Japan, A Journey to Modernity: A Six Part Course with Dr. Gavin Campbell - Context Travel

Japan, A Journey to Modernity: A Six Part Course with Dr. Gavin Campbell


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In six lectures, this course explores the extraordinary generation of Japanese women and men who transformed their country virtually overnight, all without abandoning the legacy of their ancestors. Contemporary Japan's striking blend of tradition and modernity rests upon their accomplishments.

“People say that Japan was awakened thirty years ago,” mused the novelist Natsume Sōseki in 1902, “but it was awakened by a fire bell and jumped out of bed.” Many shared his astonishment. In the span of just one lifetime, the blast fires of modernity had transformed everything from what people wore and what they ate, to where they traveled and where they shopped. Nothing felt immune to change. And yet, even a century later, nearly every visitor to Japan notices the country’s tender care for its old traditions. How did the Japanese navigate this head-spinning period between 1850 and 1930? What did it feel like to live in a world under constant construction? And how did they rush ahead without entirely abandoning their ancestors?

Finding the roots of this balancing act takes us back to the extraordinary generation of women and men who created modern Japan. Though taking in the rich and the powerful, Gavin James Campbell, professor of history at Doshisha University in Kyoto, goes even deeper. For it was in the lived experience of ordinary women and men that modernity most felt like a fire bell, and where the consequences felt most immediate. Through vivid visuals and in their own voices, we trace the roots of contemporary Japan, seeing how with remarkable courage and curiosity, they challenged each other to imagine a new society that did not discard the old.

Led by an expert on Japanese history, Gavin James Campbell, this interactive course will explore Japan’s modernization. Designed to inform curiosity as well as future travels, participants will come away with an increased understanding of how contemporary Japan’s striking blend of tradition and modernity rests on the lives of a generation eager to stitch together old and new.

Lecture 1: The Opening of Japan
Commodore Perry’s determination to open Japan in 1853 certainly caused alarm among the nation’s rulers. But many Japanese embraced the opportunity for new encounters and exploring the wider world. Through travel, education and the visual arts they reached out across old borders.

Lecture 2: The Floodgates Open
In the 1870s everything seemed open for debate. No idea, no matter how outlandish, failed to find an advocate. Yet few could agree on how much needed to change, and on which old ways, if any, they should keep.

Lecture 3: Fashioning Modernity: Clothing
Clothing was a dramatic symbol of modernity. Imported western garments certainly caught the eye, but so, too, did the striking designs, colors and patterns that continually transformed the kimono.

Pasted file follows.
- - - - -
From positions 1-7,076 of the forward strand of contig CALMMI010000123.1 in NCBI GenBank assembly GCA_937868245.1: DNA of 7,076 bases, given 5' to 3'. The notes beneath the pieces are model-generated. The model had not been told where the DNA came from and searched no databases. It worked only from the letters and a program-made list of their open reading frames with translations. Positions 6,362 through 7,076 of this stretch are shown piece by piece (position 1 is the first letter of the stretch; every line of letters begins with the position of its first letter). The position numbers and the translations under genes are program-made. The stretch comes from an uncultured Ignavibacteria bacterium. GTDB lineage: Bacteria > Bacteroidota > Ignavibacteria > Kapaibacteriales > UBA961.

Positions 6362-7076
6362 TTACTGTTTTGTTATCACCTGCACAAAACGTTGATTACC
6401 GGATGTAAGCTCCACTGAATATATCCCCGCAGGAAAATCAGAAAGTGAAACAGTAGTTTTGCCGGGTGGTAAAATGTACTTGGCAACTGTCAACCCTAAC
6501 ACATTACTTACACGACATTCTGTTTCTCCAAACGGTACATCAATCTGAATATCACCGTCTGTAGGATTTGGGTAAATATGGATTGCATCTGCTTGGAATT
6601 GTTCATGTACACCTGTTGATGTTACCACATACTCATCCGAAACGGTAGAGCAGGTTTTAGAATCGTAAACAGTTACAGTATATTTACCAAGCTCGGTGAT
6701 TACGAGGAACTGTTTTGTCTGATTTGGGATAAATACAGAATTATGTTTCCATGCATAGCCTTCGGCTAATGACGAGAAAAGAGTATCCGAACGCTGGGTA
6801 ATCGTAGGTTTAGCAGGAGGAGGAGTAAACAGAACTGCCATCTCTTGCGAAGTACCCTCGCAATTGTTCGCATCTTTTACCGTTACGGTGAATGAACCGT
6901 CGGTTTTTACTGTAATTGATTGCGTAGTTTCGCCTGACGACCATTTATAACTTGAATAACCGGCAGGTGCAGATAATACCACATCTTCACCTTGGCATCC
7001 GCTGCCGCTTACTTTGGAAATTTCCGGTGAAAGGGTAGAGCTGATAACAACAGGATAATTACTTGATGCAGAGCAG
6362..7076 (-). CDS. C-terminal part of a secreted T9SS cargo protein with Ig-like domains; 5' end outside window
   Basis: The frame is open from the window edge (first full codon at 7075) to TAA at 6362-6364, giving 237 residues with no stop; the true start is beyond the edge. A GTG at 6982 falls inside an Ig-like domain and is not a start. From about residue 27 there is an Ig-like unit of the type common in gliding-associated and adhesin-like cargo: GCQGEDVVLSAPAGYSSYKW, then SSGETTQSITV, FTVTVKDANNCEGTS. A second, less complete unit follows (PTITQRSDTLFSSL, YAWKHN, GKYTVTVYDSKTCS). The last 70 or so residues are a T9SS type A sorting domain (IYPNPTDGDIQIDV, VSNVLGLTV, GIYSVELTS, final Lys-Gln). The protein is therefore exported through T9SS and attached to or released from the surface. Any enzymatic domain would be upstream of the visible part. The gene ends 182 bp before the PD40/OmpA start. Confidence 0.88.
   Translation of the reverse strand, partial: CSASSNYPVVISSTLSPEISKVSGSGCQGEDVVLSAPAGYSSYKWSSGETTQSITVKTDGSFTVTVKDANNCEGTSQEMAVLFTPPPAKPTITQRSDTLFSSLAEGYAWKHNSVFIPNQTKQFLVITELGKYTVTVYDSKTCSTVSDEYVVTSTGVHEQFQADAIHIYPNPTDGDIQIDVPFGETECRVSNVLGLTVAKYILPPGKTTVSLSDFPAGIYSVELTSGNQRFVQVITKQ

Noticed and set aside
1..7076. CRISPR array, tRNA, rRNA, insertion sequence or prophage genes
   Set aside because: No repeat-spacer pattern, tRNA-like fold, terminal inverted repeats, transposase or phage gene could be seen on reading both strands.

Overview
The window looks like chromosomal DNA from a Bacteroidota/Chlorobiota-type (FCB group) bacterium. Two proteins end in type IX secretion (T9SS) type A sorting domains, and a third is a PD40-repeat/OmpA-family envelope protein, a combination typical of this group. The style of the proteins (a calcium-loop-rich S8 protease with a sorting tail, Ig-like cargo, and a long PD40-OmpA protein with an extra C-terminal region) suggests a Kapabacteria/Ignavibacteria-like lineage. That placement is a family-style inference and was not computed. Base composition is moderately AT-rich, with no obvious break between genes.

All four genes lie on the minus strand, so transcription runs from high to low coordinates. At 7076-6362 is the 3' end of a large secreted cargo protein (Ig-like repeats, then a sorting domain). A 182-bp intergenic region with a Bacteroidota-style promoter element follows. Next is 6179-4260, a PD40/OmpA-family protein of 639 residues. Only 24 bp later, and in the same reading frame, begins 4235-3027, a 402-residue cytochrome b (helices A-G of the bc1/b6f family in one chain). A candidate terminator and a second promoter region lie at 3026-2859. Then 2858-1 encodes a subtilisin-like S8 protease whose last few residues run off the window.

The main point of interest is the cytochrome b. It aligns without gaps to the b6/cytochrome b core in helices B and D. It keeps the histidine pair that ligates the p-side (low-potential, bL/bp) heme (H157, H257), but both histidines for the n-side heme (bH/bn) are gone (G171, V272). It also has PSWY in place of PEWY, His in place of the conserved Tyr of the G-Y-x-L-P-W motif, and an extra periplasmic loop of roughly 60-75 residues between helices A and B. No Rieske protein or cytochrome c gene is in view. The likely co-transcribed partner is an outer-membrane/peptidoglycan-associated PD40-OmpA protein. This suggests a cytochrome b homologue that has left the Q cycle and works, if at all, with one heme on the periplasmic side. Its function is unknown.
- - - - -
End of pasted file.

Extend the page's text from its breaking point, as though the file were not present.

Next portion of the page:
Lecture 4: Consuming Modernity: Shopping
Going shopping had always been fun, but new modern department stores fundamentally changed the meaning of shopping. Women embraced the modern life these stores promoted, and in so doing caused heartburn among those who worried that women were forgetting “their place.”

Lecture 5: Building Modernity: Architecture
Modern cities demanded new buildings and new aesthetics. But as the old wooden city gave way to the concrete and steel metropolis, some complained that they felt displaced by their own architects.

Lecture 6: Reflecting Modernity: Japan From Abroad
All these extraordinary changes and experiments mattered to more than just the Japanese. Japonisme -- the enthusiasm for Japanese traditional crafts -- showed a Western concern that the nation's modernization might rob not only the Japanese, but the world of a precious heritage.

Dr. Gavin Cambell received a Ph.D. in history from the University of North Carolina, Chapel Hill, and came to Kyoto in 2001. He is a Ph.D. professor of history at Doshisha University. His teaching and research revolve around Japan's cultural encounters with the West, particularly during the Edo, Meiji, Taisho and early Showa periods (1600-1940), and he has published on the history of foreign tourism and of Protestant missionaries in Japan. To further explore Japan's global cultural encounters, he is currently writing a book on the history of Japanese menswear from the 1600s through the early 20th century. He is also an expert on Kyoto geisha culture and a frequent participant in geisha entertainment.

How does it work?
This is a six-part series held weekly and hosted on Zoom. Please check the schedule for the specific dates and times for each lecture.

Is there a reading list in advance?
Though the course is open to participants with no background in Japanese history, there are suggested readings for further investigation. You will receive this soon after course registration.

How long are the lectures?
Each lecture is 90 minutes long with time for Q&A.

How much is the course?
The course is $210 for 6 lectures.

Is a recording available?
In general, our courses are not recorded. However, if you need to miss a lecture please let us know in advance and we can arrange for a recording for that session on an individual basis.

This course is suitable for all ages

Each lecture is 90 minutes, including a 30 minute Q&A.